I can’t believe this is our final service at Coral. After a three month search and many meetings with various pastors and leaders in the area, we are finally moving to our new location in Old Town Pasadena. Friendship Baptist Church has graciously opened their doors to share their building with us. They pretty much told us last week that we can use the building whenever we want and the rent they are charging us is ridiculously low.
I am really excited, not just because we are upgrading our worship location, but because of the potential partnership in the gospel with the Friendship family. I have a good feeling about the pastor there. Pastor Lucious grew up in that church since he was 8 years old. There is a picture hanging at the church when Pastor Lucious was a young boy and he is praying with his father and Dr. Martin Luther King, Jr. MLK preached there twice so Friendship is a historic landmark, which is kind of cool. We will be walking on holy ground.
It’s impressive to me that someone who grew up in the church from his youth is now the pastor. That tells me something about the pastor as well as the congregation. It’s easier to just apply for a job and walk in to a brand new church because for the first few years, everyone loves you because you are just getting to know one another. It’s like marriage. You are so excited at first. Then, a few years pass, and you say, okay, he or she is not perfect, but I guess I am stuck. The same thing happens in church. You are so happy with the pastor in the beginning. He can do no wrong. Then, a few years pass, and the newness wears off. You get bored of the messages. Things about the pastor begin to bother you. You are no longer so excited about the pastor and you begin to wonder, maybe it’s time for a divorce. It’s time to go church hopping.
It’s no surprise that even Jesus received no honor from his hometown. We are talking about Jesus. But those who grew up with Jesus, they saw him in diapers and so when Jesus turned thirty years old, he is preaching and he is calling himself the Son of God. And they must have muttered among themselves. Who does this guy think he is? I know him. I know his parents and they are not saints.
There are members at Friendship Baptist in their nineties who knew Pastor Lucious when he was a young kid. Then 40+ years later, they can call him pastor. That tells me a lot about that church. So I am excited at what God will do at our church as we begin a new partnership in the gospel.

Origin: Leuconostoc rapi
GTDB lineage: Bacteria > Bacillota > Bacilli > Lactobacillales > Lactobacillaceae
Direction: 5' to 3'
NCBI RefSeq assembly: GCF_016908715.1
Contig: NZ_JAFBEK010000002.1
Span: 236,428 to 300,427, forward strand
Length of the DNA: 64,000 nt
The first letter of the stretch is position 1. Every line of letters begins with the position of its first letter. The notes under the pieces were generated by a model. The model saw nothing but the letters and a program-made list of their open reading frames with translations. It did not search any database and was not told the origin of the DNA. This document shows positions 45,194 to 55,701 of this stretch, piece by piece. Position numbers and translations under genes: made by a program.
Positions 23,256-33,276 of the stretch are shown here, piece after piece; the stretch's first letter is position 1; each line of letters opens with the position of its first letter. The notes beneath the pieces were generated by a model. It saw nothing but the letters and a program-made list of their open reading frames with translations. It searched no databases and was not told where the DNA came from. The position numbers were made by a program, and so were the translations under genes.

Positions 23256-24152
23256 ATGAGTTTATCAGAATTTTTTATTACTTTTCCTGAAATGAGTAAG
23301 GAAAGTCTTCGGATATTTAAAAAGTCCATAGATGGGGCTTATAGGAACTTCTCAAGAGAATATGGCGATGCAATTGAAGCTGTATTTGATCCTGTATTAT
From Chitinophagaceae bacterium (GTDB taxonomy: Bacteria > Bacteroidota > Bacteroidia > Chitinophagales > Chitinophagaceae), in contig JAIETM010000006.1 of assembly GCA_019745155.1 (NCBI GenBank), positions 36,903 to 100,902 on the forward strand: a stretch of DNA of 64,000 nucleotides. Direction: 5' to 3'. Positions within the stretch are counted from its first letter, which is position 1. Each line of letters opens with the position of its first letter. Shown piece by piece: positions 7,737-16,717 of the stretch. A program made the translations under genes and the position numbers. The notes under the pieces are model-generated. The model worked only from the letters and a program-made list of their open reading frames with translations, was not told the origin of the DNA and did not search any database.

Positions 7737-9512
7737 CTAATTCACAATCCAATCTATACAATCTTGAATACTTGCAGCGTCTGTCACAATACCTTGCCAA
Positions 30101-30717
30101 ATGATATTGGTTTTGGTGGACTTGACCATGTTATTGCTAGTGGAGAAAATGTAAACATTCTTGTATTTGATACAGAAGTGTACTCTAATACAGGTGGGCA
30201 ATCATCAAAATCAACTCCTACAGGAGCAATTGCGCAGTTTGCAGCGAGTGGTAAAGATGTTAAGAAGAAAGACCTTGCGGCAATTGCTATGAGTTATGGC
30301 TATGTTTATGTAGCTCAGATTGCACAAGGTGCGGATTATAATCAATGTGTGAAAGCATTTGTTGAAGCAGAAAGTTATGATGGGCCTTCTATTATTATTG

Since this is a Sunday of transition, I want to begin by saying thank you to each of the founding members of this church. Thank you for just being here. When your church is small and just starting out, just showing up is huge. You certainly didn’t come because we had fancy programs or for the families driving from Irvine, you certainly didn’t come here out of convenience. You came simply because you loved God and you loved this church.
We gathered as a faith family for the first time in Sept 2007 at Crossroads on Villa St. About 4.5 years ago. Can you raise your hands if you were part of that worship service?
1) Pastor John and Sister Paula, 2) Brother Eric and Sister Jeehee, 3) Brother John U and Sister Grace, 4) Brother Jae and Sister Hannah, 5) Brother Mathew and Sister Minjeong, 6) Brother Daniel and Sister Sora, and Sister Minjoo, Sister Minjin, Brother John Shen, and to the handful of Caltech students who gathered that first Sunday, I thank you for your heart of service. Thank you for all the visible and invisible labors of love that you gave to build up this body of Christ. Thank you all for sticking with God and sticking with this church.
I’m not a very good singer but I led praise that Sunday, I think. Didn’t I? Or I might have been doing the slides in the back. Doing slides was fun. I think I want my old job back.
In a moment, we’ll be coming to the table. We normally observe the Lord’s Supper on the first Sunday of the odd months, but because next week is the first service at our new location, it seemed to make more sense to observe it today.
I am not sure if you are aware that we are in Lent season, the 40 day period before Easter. Easter is fast approaching. It’s on April 8th this year. Sister Sarah aka Sarai from Caltech told me at prayer meeting on Thursday that for Lent this year, she is giving up Jeremy Lin. That would be very difficult for some of the brothers here. For Lent, I think I am going to give up preaching.
Lent is a time of self-examination and prayer so I spend a few minutes doing that this afternoon.
Before we read the standard text, 1 Cor 11, please turn with me to Romans 12:1.
1 Therefore, I urge you, brothers, in view of God’s mercy, to offer your bodies as living sacrifices, holy and pleasing to God—this is your spiritual act of worship.
This is one thing that we are reminded of when we partake in communion. In view of his mercy. In view of the cross. In view of Jesus spilling his blood to save us. This mercy of God in Christ is what ushers us into the life of the Spirit. Salvation. We talk about this all the time.
Yet, that is not enough. Why is it that many Christians are saved but they don’t grow? They are just content with being saved. They have their ticket to heaven, but that’s it. Why? It’s because there is another perspective that they are lacking.
We touched on this last time we did communion. In 1 Cor 11:26, it reads–
1 Cor 11
26 For whenever you eat this bread and drink this cup, you proclaim the Lord’s death until he comes.